Protected Area Establishment
Expansion of Nahanni National Park Reserve
National parks and national park reserves are established to protect and present outstanding examples of natural landscapes and natural phenomena, representing Canada's 39 natural regions. For Parks Canada, the goal is to protect for all time representative natural areas of Canadian significance in a system of national parks, to encourage public understanding, appreciation and enjoyment of this natural heritage so as to leave it unimpaired for future generations.
Parks Canada has been working to expand Nahanni National Park Reserve to improve representation of its natural region and to protect more of the watershed of the South Nahanni River. This expansion will result in Nahanni National Park Reserve growing from under 5,000 km2 to about 30,000 km2 in area.
A strategic environmental assessment (SEA) was conducted in accordance with the Cabinet Directive on the Environmental Assessment of Policy, Plan and Program Proposals. The purpose of a SEA is to incorporate environmental considerations into the development of public policies, plans, and program proposals to support environmentally-sound decision making.
In 2003, the minister responsible for Parks Canada and the Grand Chief of the Dehcho First Nations signed a Memorandum of Understanding respecting the expansion of Nahanni National Park Reserve. As a mechanism for implementing the MOU, Parks Canada and DFN created the Nahanni Expansion Working Group (NEWG) with two members appointed by each organization. This working group set research priorities, directed the feasibility studies and reviewed the results. The feasibility studies included research on conservation values, including studies of wildlife and landscape, and mineral and oil and gas potential. The working group also managed the extensive public consultation program with several community meetings and two formal rounds of public consultations.
The Greater Nahanni Ecosystem is a wilderness area with relatively little human induced change evident. The proposed expansion of Nahanni National Park Reserve will do little to change that status. The areas that have been developed for mining, that is the Prairie Creek and Tungsten areas, have been left out of the proposed expansion. The expansion will change the legal status of the area, but it will do little to change the environmental and socio-economic status. The intent, and the expected result, of the park reserve expansion is the continuation of natural processes and the ongoing wild nature of the area to be preserved. If the park reserve were not expanded, it is possible that in the future mining and other development pressures would have detracted from the wilderness character and water quality of the area.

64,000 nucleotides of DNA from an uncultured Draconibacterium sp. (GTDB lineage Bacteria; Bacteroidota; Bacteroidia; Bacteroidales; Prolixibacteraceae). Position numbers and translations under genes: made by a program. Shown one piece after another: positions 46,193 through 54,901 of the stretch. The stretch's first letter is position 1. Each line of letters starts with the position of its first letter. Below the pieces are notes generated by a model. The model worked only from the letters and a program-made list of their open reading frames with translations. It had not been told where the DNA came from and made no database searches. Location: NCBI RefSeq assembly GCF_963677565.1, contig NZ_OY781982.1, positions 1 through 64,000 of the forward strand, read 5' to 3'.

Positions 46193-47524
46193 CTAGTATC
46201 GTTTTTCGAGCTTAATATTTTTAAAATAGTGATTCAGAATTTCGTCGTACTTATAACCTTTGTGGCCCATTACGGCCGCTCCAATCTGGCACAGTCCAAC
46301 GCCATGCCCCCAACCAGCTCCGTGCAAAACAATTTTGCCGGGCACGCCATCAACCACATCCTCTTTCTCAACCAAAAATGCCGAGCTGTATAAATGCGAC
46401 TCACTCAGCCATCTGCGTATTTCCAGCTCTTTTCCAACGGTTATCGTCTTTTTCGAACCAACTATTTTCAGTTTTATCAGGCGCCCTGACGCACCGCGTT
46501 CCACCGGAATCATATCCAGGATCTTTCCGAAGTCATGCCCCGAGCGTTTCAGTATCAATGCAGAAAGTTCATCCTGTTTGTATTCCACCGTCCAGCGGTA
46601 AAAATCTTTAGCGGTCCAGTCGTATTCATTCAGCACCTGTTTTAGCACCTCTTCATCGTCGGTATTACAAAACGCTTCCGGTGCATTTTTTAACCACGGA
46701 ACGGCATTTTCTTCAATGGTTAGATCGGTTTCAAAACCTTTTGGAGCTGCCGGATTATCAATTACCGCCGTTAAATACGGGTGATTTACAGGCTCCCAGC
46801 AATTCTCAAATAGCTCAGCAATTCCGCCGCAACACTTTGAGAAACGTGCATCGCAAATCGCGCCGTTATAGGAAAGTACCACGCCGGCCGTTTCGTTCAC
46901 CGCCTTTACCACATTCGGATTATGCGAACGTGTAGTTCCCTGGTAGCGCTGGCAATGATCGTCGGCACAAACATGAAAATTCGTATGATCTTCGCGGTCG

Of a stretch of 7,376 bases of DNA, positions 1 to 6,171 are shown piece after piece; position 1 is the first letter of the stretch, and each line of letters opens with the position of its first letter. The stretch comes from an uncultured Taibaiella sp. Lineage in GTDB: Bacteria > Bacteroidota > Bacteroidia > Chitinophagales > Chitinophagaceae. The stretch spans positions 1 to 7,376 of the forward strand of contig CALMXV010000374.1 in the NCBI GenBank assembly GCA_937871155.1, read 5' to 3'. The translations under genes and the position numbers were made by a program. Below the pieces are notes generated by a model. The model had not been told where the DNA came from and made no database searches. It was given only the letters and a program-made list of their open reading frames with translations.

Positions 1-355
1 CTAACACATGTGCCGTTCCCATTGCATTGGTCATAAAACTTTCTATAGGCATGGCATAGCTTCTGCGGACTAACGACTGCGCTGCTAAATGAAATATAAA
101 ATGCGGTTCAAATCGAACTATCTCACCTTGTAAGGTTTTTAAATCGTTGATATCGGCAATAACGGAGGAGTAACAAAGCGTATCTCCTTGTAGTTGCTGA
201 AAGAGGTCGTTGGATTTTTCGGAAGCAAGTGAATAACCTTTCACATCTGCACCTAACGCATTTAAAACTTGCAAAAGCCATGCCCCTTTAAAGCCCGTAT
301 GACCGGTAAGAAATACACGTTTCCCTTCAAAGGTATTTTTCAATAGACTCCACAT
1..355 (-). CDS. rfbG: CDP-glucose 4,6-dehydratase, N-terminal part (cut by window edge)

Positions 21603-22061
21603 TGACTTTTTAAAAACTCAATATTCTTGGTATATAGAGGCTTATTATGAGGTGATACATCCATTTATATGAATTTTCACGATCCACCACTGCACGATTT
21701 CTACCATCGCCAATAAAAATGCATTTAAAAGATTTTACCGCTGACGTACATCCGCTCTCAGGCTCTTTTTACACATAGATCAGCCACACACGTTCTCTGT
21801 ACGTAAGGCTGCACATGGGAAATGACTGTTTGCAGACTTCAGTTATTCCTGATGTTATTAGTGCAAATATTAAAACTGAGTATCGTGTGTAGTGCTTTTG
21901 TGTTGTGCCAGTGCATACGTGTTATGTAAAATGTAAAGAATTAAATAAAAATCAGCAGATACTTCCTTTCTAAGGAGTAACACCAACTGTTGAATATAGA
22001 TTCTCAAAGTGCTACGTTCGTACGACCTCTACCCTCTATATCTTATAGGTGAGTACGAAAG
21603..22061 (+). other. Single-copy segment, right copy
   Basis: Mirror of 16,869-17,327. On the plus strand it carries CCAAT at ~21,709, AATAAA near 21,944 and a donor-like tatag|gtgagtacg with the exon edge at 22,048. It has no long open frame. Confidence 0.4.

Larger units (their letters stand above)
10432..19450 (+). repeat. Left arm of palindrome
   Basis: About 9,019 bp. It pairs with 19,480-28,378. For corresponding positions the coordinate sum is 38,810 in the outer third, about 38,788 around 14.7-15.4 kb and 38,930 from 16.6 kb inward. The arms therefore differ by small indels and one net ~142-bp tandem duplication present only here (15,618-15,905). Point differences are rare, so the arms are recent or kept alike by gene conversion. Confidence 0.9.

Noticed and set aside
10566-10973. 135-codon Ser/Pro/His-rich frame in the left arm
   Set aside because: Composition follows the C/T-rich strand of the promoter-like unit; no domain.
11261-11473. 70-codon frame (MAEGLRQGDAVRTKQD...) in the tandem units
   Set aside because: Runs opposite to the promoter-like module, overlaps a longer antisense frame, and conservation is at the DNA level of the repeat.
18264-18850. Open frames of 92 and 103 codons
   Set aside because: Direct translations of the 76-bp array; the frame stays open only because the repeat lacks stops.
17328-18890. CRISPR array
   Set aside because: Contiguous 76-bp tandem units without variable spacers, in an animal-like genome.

The expansion of Nahanni National Park Reserve will bring a dramatically larger area into the protection of the Canada National Parks Act (CNPA). The CNPA requires that the maintenance of ecological integrity is the highest priority of managing the national park reserve. A park management plan will be required within five years. It is expected that the management plan will mandate that the expanded park reserve be managed with special emphasis on the protection of the wilderness values of the region. Cultural resources will also be managed in a manner that ensures a high level of protection, consistent with the CNPA and the Parks Canada Cultural Resource Management Policy. Natural and cultural resources will be monitored to ensure that the management actions are effective.
Park management may require some facility development. The requirement for park facilities will be assessed during park management planning. The park management plans will be subject to strategic environmental assessment. Any construction projects will be subject to project environmental assessment under the Mackenzie Valley Resource Management Act. The Exemption List Regulations of the environmental assessment section of the MVRMA allow for a more stringent assessment regime within national parks in the Mackenzie Valley, so that more development proposals will be subject to environmental screening or assessment than would be the case outside a national park or national park reserve.
It is not likely that the new air access and activities relating to tourism will be significantly greater than the present level of air access and activities that include mineral exploration, big game hunting, and tourism. Park Management Plans will assess the potential for impacts from such activities and will prescribe mitigation.
Some positive impacts from the expansion of the Nahanni National Park Reserve are likely. Improvements to the existing situation could result from better ecosystem management due to Parks Canada's mandate and funding. There will be increased monitoring of the larger ecosystem, particularly regarding water quality and wildlife. Park expansion will reduce the levels of air access and activity relating to mineral exploration. In addition, hunting pressure on some wildlife will be reduced with the elimination of commercial big-game hunting.
The expansion of Nahanni National Park Reserve will not result in important negative environmental effects. On the contrary, the expansion of the national park reserve will ensure that a large area of the Greater Nahanni Ecosystem will be protected from negative environmental effects for the future.